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Highlights From Recent Bible Readings


Some highlights from recent readings through my modified Horner Bible Reading plan:

Joshua 24:32 closes the book of Joshua with a note about Joseph’s bones, brought up from Egypt and buried at Shechem.  The same day’s reading included the well-known chapter Hebrews 11 — which includes an interesting comment about Joseph’s bones in Hebrews 11:22:  “By faith Joseph, at the end of his life, made mention of the exodus of the Israelites and gave directions concerning his bones.” Both of these verses recall the original incident; Hebrews 11 tells us that Joseph spoke of this by faith; Joshua 24:32 tells us that Joseph’s burial wish was carried out, as a way of confirming the truth of all that Joseph had spoken of:  the exodus, that his descendants would one day return to the land promised to Abraham and his family.  Joseph looked forward to the future day of resurrection, too, in his desire to be buried in that land, to be in that land when his body would one day be resurrected.

Genesis 18 (List 2) gives one example of that which is described in Hebrews 13:2 (List 3, same day’s readings):  “Do not forget to entertain strangers, for by so doing some people have entertained angels without knowing it.”

Lists 7 and 8 now feature Jeremiah and Revelation, and here I note that both men were prophets to the nations.  Jeremiah 1:10 gives Jeremiah’s commissioning:  “See, today I appoint you over nations and kingdoms to uproot and tear down, to destroy and overthrow, to build and to plant.”  Revelation 10:11, at the end of the vision of the mighty angel and the little scroll, tells John that he “must prophesy again about many peoples, nations, languages and kings.”  Both Jeremiah and John had a strong message of judgment to all who will not repent.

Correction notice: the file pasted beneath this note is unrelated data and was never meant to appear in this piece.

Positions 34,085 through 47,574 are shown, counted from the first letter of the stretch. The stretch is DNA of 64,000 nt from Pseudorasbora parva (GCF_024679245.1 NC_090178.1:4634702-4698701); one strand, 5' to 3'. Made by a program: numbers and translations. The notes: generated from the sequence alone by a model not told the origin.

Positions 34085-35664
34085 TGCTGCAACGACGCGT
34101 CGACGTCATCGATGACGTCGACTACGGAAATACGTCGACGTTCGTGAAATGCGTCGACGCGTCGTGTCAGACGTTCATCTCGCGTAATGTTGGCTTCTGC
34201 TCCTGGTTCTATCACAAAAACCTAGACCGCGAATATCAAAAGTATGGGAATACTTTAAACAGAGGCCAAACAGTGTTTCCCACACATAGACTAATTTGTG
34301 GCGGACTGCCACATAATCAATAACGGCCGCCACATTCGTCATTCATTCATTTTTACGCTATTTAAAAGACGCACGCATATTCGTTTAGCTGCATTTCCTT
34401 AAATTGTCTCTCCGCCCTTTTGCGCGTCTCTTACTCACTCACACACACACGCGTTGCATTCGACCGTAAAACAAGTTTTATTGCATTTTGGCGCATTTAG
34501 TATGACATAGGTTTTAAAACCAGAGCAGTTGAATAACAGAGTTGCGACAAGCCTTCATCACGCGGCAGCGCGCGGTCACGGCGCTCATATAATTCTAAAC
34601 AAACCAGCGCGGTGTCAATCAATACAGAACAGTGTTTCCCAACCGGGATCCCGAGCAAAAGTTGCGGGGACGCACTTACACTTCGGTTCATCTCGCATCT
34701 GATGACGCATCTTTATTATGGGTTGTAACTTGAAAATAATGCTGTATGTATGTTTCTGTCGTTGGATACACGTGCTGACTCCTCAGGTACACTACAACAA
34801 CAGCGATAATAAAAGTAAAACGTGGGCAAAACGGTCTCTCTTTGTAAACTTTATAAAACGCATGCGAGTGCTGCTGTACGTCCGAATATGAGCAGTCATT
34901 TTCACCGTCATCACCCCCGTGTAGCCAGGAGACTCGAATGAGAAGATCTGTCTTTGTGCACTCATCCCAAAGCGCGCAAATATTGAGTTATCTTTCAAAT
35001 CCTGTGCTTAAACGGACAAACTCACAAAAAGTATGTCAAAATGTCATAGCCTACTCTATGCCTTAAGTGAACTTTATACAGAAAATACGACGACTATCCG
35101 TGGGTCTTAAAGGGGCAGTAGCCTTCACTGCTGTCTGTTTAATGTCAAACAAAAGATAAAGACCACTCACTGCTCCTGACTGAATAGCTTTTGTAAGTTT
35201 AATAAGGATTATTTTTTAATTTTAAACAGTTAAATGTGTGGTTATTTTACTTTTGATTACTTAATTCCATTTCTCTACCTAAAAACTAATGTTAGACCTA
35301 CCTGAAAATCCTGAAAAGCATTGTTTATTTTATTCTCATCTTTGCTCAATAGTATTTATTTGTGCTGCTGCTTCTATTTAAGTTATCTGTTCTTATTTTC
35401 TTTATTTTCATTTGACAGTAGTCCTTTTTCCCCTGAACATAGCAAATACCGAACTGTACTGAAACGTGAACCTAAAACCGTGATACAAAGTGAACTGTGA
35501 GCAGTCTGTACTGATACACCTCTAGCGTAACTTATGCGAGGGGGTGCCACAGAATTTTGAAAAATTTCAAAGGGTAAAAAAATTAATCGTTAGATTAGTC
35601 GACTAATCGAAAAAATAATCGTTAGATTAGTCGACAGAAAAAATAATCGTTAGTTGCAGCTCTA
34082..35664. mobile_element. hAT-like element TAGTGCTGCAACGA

Mercy and Judgment:   Several recent readings deal with these contrasting attributes of God.  James 2, the chapter on faith with deeds, emphasizes the importance of showing mercy to one another, tells us that mercy triumphs over judgment (James 2:13), with the stern warning that judgment without mercy will be shown to anyone who has not been merciful.

Several of my other readings for the day — Genesis 19, Judges 3 and 4, and Jeremiah 7 and 8 — show various aspects of God’s judgment and mercy.  Lest we focus solely on God’s judgment and forget His mercy, Genesis 19 tells the story of the deliverance of Lot from Sodom. Genesis 19:16 expresses that the Lord was merciful to Lot; the end of the chapter also tells us that the Lord rescued Lot from Sodom, for Abraham’s sake (v. 29): “So when God destroyed the cities of the plain, he remembered Abraham, and he brought Lot out of the catastrophe that overthrew the cities where Lot had lived.”

Judges 3 and 4 show the common pattern throughout this book, of the people disobeying the Lord, then judgment, followed by deliverance from the judgment.  Jeremiah 7 and 8 are in a section full of judgment, to remind us of the seriousness of sin — sin similar to the time of the Judges but now even worse, such that in Jeremiah 7 the Lord even tells Jeremiah not to pray for the people:  “So do not pray for this people nor offer any plea or petition for them; do not plead with me, for I will not listen to you.”

Psalm 104 is a wonderful psalm of praise to the creator God, expressing thanks to God for His wonders, for His care and concern for His creatures.

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